Having lived overseas for a number of years now, portion size is the thing that shocks me when I come back to the US, especially in fast-food places. In keeping with my idea of a healthy diet, I don’t go to them often, but when I do, usually when I’m on the road, I’m amazed that a “small” drink looks like an extra-large did 15 years ago. Same thing with the fries. I have no use whatsoever for Bloomberg-style food legislation, but I can see where nanny-staters like him get the idea to limit drink sizes.

  11. parker Says:

    We had no hard and fast rules at the dinner table. Rule 1 was take what you think you will eat, you can always take more if you’re still hungry. Rule 2 was eat vegetables and fruits first. Rule 3 eat animal flesh last. Rule 4 desserts are for special occasions like birthdays, easter, thanksgiving, and Christmas. When you are eating at other people’s homes you may eat dessert but only after you have finished everything else.

    All 3 kids, ages 31 through 40, are all healthy, slim and fit. They all cook real food and they enjoy a wide variety of cuisines.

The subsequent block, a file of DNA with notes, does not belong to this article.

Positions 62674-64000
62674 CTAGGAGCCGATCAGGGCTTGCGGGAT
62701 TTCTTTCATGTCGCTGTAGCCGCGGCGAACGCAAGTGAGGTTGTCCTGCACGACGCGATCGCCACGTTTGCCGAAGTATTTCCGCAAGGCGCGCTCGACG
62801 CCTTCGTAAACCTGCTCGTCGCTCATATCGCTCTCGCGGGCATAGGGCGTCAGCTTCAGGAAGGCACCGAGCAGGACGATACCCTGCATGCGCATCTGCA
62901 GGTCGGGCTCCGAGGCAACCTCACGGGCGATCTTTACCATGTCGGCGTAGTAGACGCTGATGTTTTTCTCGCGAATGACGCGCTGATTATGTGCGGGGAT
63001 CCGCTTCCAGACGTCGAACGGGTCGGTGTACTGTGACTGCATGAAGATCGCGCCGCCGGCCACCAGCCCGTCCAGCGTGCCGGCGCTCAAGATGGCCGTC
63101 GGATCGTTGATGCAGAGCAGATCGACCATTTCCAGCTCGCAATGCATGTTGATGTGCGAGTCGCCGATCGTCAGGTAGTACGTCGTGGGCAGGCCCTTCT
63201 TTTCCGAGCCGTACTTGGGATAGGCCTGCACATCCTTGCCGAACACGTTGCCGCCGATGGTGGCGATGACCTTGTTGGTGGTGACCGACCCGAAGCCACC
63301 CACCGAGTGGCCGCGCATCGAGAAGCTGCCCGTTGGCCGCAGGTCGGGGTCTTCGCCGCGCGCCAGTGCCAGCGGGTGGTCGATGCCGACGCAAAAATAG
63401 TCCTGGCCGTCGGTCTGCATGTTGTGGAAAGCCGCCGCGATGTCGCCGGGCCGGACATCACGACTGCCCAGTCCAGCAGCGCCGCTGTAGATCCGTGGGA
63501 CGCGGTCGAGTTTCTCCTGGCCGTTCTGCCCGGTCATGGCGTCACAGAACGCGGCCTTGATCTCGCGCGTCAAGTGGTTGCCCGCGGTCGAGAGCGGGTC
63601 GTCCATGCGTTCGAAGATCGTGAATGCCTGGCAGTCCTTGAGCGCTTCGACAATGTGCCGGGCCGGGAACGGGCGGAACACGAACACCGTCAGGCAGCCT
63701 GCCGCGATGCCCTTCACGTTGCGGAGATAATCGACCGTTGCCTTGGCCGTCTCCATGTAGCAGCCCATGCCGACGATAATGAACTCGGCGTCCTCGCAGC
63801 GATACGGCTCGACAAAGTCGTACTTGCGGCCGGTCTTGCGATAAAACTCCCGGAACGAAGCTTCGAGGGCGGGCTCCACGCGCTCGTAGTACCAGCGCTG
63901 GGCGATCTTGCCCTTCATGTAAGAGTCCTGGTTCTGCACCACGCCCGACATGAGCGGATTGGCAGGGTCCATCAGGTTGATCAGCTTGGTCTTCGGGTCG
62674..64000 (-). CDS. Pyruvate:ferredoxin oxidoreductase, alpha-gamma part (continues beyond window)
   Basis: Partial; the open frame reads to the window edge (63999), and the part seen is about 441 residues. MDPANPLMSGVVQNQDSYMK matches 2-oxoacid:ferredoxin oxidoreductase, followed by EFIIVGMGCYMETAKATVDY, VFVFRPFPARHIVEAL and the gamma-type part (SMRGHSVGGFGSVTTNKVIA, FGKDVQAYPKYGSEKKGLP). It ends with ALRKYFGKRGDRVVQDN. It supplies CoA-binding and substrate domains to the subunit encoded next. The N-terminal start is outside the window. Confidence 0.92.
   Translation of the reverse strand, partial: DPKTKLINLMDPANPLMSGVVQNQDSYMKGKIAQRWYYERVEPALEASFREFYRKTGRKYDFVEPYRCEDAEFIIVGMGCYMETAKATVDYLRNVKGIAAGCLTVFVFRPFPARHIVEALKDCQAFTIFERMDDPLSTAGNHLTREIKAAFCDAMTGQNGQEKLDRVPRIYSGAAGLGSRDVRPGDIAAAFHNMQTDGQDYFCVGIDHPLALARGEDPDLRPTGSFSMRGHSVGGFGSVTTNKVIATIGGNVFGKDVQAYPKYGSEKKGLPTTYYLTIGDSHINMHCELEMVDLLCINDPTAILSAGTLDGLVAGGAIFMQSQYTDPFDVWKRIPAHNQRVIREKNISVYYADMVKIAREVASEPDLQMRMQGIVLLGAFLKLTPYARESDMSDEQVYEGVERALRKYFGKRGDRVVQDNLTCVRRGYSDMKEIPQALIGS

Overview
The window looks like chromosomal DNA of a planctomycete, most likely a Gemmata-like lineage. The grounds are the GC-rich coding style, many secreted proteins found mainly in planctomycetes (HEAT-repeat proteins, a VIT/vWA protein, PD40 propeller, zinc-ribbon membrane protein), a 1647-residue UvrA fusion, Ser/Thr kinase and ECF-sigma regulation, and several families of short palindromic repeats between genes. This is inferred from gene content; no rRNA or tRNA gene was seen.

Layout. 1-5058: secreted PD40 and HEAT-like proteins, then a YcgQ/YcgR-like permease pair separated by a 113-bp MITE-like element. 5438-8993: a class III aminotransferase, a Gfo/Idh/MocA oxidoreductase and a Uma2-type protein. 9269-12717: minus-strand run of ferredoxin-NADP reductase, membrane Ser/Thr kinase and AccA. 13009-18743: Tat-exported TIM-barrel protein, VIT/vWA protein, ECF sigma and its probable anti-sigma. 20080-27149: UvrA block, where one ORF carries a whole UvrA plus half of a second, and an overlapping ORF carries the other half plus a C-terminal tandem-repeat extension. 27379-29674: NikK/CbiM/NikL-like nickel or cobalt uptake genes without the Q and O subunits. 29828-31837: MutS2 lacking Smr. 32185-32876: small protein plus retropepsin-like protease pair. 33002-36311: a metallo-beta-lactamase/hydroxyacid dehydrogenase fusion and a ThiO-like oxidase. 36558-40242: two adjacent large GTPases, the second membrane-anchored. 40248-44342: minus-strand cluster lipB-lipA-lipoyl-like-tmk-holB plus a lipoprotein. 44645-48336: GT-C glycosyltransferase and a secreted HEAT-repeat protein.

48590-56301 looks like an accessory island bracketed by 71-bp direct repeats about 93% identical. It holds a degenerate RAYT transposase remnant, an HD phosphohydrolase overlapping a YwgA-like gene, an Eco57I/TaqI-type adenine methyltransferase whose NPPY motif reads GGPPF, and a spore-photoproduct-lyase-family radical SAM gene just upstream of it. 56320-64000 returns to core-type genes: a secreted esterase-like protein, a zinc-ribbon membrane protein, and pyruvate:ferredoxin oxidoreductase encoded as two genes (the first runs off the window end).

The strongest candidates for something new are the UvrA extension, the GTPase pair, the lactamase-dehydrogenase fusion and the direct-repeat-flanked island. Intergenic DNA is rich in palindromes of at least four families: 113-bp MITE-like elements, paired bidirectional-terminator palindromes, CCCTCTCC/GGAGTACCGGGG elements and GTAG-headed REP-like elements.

Obesity is a complex issue. Its definitely part genetics, some of it is based on unwise food choices and quantities. Lack of exercise is a factor. I would assume tension and anxiety can play a part. But overall experts do not really know why some are obese and others are not. Perhaps a place to start is with food stamps by strictly regulating what types of food may be purchased.

  12. expat Says:

    I don’t remember any rules for eating. I do remember I went through a period (a few weeks?) when I wouldn’t eat egg whites; then a period of egg yolks only. My mom went along with it, and then I ate the whole egg. Basically, we all ate what was put on the table. Desserts were rare, but not vilified, and we practically never ate out.

    We were very connected to food production. We gathered wild berries and morels. Thanksgiving was hog butchering day at my grandfather’s. We made apple butter every year at my aunt’s, where I also sort of helped my less feather-phobic cousins gather eggs. We canned tomatoes and other vegies and picked apples. Nobody ever talked about calories or transfats.

  13. THURSDAY GOD & CAESAR EDITION | Big Pulpit Says:

    [...] More from the Obesity Police – Neo-Neocon [...]

  14. holmes Says:

    Until my mid 20′s, I was able to eat practically anything I wanted to. I was always thin or skinny really. When my, now wife then girlfriend, and I started dating, she would put on weight because she ate as often and at the times I did (sometims at midnight). Then I took a desk job and the weight started to escalate a little (for me anyway). Now I just need to exercise several times a week and stay away from too many carbohydrates, especially processed sugars. This is uninteresting of course, but just to add to the flavor of the comments here :)

  15. daisy Says:

    My family was too poor to waste food. If it was on my plate I had to eat it. I did once tell my mother to please send my spinach to Africa via UPS. That didn’t go well.